An explanation of the title of this blog...

Sunday, June 21, 2009

The Bounty of the Orchard

is only bite-sized; A few years ago we cut down some pine trees that were infested with processional caterpillars and were too close to the boundary and damaging the walls. The Council's Tree Man came around to inspect, and gave us a licence to fell on the usual terms; that we plant two trees for every one we felled. We felled 7, so had to plant 14, but he was quite happy for us to plant fruit trees, palm trees, bay trees or ornamental trees. We planted 4 Golden Cyprus, 4 palm trees and 6 fruit trees. The Nispero has flowered and fruited each year. The Pomegranate has flowered but never fruited. The Apricot flowered and fruited the first year, then inexplicably died very suddenly over a matter of days the following year. The 3 plum trees all flowered the first spring, but the Prune plum gave up the ghost after next door's cat took to using its slender trunk as a scratching post, the red Plum died off above the graft during the second year, but below the graft it continues to flourish. (The leaves look like an almond, but as I have no idea what the local stock tree is, I shall have to wait and see.) Only the third, yellow plum has flourished. I say flourished in that it has flowered each year and this year has set one solitary fruit, pictured above in all its majesty...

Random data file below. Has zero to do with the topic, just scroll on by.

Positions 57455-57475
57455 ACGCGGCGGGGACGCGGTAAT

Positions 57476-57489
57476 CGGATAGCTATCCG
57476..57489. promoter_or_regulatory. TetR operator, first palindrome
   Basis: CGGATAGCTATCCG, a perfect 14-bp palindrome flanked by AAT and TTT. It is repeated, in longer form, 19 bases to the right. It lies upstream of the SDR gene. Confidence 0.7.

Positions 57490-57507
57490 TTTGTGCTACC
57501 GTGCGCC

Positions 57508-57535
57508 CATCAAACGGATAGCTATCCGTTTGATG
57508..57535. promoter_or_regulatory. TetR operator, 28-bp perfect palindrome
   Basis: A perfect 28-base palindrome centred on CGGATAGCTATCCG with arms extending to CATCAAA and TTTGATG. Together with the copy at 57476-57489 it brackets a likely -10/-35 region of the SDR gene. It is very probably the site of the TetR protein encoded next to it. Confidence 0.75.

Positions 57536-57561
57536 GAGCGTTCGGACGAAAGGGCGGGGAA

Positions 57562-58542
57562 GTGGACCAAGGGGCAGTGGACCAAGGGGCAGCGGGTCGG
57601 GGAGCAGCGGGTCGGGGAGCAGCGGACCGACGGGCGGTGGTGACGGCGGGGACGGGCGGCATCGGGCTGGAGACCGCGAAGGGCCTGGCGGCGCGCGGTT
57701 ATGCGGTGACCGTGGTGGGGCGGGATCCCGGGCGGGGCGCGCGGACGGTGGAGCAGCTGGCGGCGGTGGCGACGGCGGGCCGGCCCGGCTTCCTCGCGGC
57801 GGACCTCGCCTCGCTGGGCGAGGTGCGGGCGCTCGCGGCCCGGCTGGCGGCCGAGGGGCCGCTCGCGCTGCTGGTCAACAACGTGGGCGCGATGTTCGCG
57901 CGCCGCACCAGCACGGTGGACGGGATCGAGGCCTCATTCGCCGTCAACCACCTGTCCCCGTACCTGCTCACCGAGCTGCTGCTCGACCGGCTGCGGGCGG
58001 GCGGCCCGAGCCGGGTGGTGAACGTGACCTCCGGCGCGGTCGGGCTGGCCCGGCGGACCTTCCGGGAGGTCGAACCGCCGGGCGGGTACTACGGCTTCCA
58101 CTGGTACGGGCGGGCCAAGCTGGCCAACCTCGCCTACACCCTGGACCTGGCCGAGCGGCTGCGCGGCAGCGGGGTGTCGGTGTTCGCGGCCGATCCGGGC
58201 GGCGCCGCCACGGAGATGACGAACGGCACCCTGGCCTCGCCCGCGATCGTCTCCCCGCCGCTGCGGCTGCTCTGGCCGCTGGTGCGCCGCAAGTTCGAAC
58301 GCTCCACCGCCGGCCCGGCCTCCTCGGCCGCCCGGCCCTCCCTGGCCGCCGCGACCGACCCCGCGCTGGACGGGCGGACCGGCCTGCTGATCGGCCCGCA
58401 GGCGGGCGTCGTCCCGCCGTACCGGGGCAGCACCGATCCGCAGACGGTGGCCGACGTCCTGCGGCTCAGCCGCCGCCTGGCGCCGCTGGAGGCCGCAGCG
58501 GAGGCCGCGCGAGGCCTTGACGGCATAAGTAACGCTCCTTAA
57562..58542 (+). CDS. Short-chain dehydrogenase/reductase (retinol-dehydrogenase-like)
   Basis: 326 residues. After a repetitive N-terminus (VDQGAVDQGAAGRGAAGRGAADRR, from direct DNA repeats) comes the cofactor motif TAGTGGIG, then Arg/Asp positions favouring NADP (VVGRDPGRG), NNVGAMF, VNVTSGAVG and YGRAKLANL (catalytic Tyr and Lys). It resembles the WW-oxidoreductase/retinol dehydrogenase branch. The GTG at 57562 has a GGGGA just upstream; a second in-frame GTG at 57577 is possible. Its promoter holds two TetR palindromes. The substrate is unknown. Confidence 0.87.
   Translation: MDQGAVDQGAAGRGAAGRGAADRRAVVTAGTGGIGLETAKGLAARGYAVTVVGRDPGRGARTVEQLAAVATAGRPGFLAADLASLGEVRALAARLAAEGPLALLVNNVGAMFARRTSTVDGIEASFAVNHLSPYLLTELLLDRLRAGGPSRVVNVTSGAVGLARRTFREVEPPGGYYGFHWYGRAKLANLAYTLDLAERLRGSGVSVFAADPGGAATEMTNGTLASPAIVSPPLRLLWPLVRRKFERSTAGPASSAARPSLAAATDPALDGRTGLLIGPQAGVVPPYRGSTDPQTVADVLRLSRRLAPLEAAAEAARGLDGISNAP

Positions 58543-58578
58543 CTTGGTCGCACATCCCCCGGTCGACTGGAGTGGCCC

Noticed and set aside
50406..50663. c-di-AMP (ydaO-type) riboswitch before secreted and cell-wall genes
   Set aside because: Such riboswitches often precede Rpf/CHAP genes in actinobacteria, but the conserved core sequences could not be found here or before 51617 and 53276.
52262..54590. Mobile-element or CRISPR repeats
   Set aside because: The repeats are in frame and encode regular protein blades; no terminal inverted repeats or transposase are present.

Wednesday, June 17, 2009

Wednesday, June 10, 2009

Friday, June 05, 2009

The Bottom... looking rather dry these days, rather like a hay meadow in need of cutting, but with one very good reason not to cut; the large numbers of Centaury plants in bloom. The odd low growing plants of early spring were just forerunners of this abundance. If you click on the photo, you will also be able to see the Honeysuckle that is now in bloom.

From a distance, these two tall plants look similar, but close up it is obvious that one is a Helianthemum, and the other I have identified as a member of the Aster family; ANDRYALA integrifolia.

There are a couple of stumps in The Bottom, the remains of pine trees that were cut down a few years ago. They yielded a fine crop of beetles, both bronze Pine Beetles, and Rhinoceros Beetles over the years, but are now almost reduced to powder. The blackbirds treat them as a larder, and I watched them excavating quite a hole in the ground as they looked for ever more succulent morsels.

Finally, proof that it is not only the UK that is seeing a great increase in the number of Painted Ladies this year. There were twelve just on one side of this lavender bush. I only managed to get three into the frame, and they wouldn't sit still long enough for me to get a close up...

Wednesday, June 03, 2009